There was a large gathering of Masons from all over Buckinghamshire at Newton Longville Free Church Hall earlier in the year.
They had come to attend a coffee morning in response to a letter which had been received alerting us to the situation of two-year-old Dexter Ward.
Dexter is going blind due to infantile glaucoma, a rare condition unrelated to adult glaucoma, but still has a little sight. His mother, Julie-Ann, has been training in reading braille and is anxious to start to teach Dexter as soon as possible.
Unfortunately, both the NHS and the RNIB are unable to provide a braille machine on loan until Dexter reaches five years of age. By this time, he is expected to be completely blind, making the teaching more difficult.
Sue Sparling, and other representatives from the Church got together to organise a coffee morning, raffle and bring and buy to help towards raising the £1,700 cost of a basic machine. It was at this point that it came to the attention of our Assistant Provincial Grand Master, Phil Blacklaw. He put out the call to invite any Masons who were able to support the event to attend. On the day, there was an excellent attendance of Masons from both the north and south of the Province including Tom Davies, Provincial Grand Tyler for Buckinghamshire. Tom presented Dexter’s mother with £500 towards the machine explaining that the money was raised by his restoration and recycling of Masonic regalia. Winslow Lions also made a generous donation of £500.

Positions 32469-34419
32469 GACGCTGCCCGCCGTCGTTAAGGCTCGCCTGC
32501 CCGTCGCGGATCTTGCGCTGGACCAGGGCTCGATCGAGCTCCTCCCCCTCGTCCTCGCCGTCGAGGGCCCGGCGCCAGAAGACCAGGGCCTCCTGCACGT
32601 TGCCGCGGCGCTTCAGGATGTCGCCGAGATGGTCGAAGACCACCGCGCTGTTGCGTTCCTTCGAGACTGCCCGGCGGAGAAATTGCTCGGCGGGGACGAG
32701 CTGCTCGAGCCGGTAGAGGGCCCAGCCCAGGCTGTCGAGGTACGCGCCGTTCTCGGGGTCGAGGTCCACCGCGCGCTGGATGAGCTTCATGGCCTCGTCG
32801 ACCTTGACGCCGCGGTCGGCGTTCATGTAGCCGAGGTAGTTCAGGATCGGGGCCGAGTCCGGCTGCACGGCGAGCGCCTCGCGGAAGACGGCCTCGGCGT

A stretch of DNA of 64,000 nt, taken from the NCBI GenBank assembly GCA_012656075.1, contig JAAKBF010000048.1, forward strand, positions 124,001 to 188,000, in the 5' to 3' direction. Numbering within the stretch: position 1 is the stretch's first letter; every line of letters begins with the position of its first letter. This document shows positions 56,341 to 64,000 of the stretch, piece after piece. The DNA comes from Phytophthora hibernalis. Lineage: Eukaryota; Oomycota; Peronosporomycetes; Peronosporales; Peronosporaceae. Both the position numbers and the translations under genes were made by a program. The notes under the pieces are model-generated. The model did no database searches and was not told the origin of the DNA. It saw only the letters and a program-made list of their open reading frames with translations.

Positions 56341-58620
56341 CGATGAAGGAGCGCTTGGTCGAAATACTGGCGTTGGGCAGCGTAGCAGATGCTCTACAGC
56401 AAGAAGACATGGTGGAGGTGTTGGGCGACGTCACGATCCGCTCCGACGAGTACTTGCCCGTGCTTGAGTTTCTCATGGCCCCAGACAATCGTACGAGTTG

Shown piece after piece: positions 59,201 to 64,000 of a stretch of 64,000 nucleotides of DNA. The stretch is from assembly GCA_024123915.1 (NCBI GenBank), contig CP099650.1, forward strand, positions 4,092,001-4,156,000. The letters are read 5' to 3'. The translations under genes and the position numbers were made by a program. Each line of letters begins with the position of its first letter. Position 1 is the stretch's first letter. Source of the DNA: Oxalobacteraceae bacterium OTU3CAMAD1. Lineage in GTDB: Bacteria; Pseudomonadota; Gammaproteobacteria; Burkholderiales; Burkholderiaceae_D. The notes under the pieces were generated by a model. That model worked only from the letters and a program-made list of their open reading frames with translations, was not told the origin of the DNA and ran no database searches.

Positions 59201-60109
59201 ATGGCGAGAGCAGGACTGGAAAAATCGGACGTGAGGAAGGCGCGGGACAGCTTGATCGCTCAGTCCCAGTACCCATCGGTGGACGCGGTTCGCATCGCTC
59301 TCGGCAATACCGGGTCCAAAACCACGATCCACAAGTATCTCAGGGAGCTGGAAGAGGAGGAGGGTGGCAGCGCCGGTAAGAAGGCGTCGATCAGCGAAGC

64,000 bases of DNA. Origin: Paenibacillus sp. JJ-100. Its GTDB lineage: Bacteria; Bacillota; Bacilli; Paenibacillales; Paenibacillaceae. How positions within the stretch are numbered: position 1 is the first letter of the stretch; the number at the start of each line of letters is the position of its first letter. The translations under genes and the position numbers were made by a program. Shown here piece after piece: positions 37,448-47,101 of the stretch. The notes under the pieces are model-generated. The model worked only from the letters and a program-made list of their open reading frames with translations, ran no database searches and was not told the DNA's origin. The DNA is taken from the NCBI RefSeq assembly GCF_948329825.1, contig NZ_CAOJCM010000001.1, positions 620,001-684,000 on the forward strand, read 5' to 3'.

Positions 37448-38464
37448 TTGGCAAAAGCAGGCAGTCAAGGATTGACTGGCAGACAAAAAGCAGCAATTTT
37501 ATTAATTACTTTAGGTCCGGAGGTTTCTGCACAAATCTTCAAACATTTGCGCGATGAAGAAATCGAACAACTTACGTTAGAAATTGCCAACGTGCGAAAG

By the end of the morning, the event had surpassed the target allowing Dexter’s family to purchase a Tiger Cub braille embosser which costs £3,700 and will enable him to use it into his teenage years and beyond. Mrs Ward was astonished and delighted by the turnout, expecting that the event would only make a contribution to the target amount.
The Braille embosser has now been purchased and being used to print braille books by Dexter’s parents.
Dexter’s parents sent a letter of thanks;
“The picture shows Dexter sitting next to the braille embosser. The embosser is like a big dot matrix printer which punches the dots onto paper or clear acetate.
Dexter is holding one of his favourite Mr Men books. It is the first book we have converted to braille for him.
We type the words into the braille software which then converts it into the dots and then feed a clear sheet of acetate into the embosser which punches the braille onto it. We then cut the side off the book, insert the acetate pages and then rebind the book.
Dexter loves his new book which will be the first of many.
We would very much like to thank everyone for their generosity in helping a little boy access his favourite books.”